You’re a Hopkins student, which means you’re smart, savvy, and over worked … especially this time of year. There are exams to study for, projects due, and papers to write. It’s easy to fall behind. Occasionally, all of your good intentions and planning fly out the window and you find yourself starting a paper 24 hours before it’s due.
Are you in this situation? Have a paper due tomorrow and don’t know where to start looking for research? If you’re answer is yes, here are a few tips:
1. Take a deep breath. It’s okay. It’s easier to think clearly once you’re calm.
2. Look at your assignment. Think about the question being asked, the subject, and the requirements. For instance, the longer and more detailed the assignment, the more research you’ll probably need. And if your professor asked that you use peer-reviewed or scholarly journal articles for evidence, you’ll probably want to use electronic databases.
3. Brainstorm search terms.
4. Choose where to start researching. Are you looking for books? Then search the library catalog. Looking for journal articles? Try looking for electronic resources by subject. Still confused? The library also has research guides to help you get started. A good place to start looking for research is one of the multi-disciplinary databases JHU subscribes to like Academic Search Premier or Scopus.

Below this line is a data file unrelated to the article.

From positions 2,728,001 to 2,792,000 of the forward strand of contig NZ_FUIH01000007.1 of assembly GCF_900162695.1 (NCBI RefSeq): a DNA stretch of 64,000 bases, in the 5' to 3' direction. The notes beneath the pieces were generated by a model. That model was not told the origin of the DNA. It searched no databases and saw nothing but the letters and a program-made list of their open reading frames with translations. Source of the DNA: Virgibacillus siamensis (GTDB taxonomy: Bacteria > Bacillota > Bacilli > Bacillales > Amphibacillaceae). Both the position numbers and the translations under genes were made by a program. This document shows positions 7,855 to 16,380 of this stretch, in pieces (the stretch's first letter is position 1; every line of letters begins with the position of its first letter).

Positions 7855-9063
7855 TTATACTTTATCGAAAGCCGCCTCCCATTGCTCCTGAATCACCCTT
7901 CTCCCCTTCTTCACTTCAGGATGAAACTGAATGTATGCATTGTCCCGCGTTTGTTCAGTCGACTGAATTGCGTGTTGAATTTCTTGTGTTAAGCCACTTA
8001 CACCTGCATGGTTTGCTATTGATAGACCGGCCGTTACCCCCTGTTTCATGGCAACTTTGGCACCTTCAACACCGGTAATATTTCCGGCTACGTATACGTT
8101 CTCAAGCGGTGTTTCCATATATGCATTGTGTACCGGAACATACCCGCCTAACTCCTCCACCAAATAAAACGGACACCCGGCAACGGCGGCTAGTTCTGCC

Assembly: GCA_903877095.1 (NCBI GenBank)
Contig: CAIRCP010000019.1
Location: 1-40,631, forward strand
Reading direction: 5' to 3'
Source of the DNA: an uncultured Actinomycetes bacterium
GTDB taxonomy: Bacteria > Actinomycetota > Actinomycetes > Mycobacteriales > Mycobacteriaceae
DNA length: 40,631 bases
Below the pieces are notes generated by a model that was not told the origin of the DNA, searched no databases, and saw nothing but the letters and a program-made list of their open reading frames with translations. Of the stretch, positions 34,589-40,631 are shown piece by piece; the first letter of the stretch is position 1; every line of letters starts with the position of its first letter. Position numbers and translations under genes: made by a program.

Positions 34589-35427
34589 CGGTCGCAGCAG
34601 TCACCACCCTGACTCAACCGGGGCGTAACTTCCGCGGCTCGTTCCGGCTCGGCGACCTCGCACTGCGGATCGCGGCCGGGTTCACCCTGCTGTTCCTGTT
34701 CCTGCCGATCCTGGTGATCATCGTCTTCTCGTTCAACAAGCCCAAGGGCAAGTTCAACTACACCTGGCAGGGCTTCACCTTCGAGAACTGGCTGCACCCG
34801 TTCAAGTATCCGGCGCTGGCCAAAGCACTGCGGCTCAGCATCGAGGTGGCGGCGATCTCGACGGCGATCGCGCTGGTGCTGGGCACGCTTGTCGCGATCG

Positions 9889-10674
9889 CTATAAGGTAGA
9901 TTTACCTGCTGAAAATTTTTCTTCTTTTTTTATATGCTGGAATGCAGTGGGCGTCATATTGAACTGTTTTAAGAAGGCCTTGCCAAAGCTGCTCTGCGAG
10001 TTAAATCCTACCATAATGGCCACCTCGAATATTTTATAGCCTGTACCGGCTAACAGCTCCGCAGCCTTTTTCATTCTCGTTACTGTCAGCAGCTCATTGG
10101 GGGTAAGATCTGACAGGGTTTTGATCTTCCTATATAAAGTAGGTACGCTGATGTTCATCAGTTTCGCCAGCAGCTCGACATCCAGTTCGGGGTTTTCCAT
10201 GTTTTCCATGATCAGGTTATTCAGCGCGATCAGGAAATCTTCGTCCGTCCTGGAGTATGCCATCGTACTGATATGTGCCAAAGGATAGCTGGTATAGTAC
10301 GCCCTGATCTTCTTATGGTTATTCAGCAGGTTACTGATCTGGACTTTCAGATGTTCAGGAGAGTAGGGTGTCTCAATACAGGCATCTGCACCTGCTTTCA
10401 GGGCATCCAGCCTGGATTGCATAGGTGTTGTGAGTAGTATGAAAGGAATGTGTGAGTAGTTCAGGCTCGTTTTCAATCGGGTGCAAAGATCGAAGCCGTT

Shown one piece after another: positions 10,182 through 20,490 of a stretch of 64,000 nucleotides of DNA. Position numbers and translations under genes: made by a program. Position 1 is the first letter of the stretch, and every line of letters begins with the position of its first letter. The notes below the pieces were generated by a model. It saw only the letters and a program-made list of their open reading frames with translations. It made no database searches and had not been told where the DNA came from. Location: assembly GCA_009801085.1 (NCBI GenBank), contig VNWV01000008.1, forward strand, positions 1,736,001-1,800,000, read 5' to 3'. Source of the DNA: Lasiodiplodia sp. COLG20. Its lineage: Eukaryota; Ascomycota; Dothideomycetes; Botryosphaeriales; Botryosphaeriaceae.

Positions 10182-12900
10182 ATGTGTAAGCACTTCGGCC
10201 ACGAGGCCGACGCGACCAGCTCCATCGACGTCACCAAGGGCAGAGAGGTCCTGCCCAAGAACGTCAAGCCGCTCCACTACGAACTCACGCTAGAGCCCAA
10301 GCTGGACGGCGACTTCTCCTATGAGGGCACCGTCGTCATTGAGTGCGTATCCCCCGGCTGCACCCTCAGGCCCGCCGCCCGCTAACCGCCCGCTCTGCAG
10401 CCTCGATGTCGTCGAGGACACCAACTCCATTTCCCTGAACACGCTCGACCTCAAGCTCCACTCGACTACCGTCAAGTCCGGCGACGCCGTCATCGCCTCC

Academic Search Premier is a large academic multi-disciplinary database indexing and providing full text or articles for more than 4,700 publications. It includes full text for more than 3,600 peer-reviewed journals.
Scopus is an abstracts and citation database including over 15,000 journals. Conference proceedings, book chapters, book series, and some open access sites are also included. Scopus focuses on science, engineering, and medicine, but includes some social science information, too.
Need more help? There’s a librarian in the Research Consultation Office (behind the Information Desk on M-Level of Eisenhower) from 10 am – 9 pm on Mondays – Thursdays; 10 am -Â 5 pm on Fridays; and 1 pm – 5 pm Saturdays and Sundays. Alternately, you can contact a subject librarian or Ask a Librarian, MSEL’s email reference service.
Good luck with that paper and all of your finals.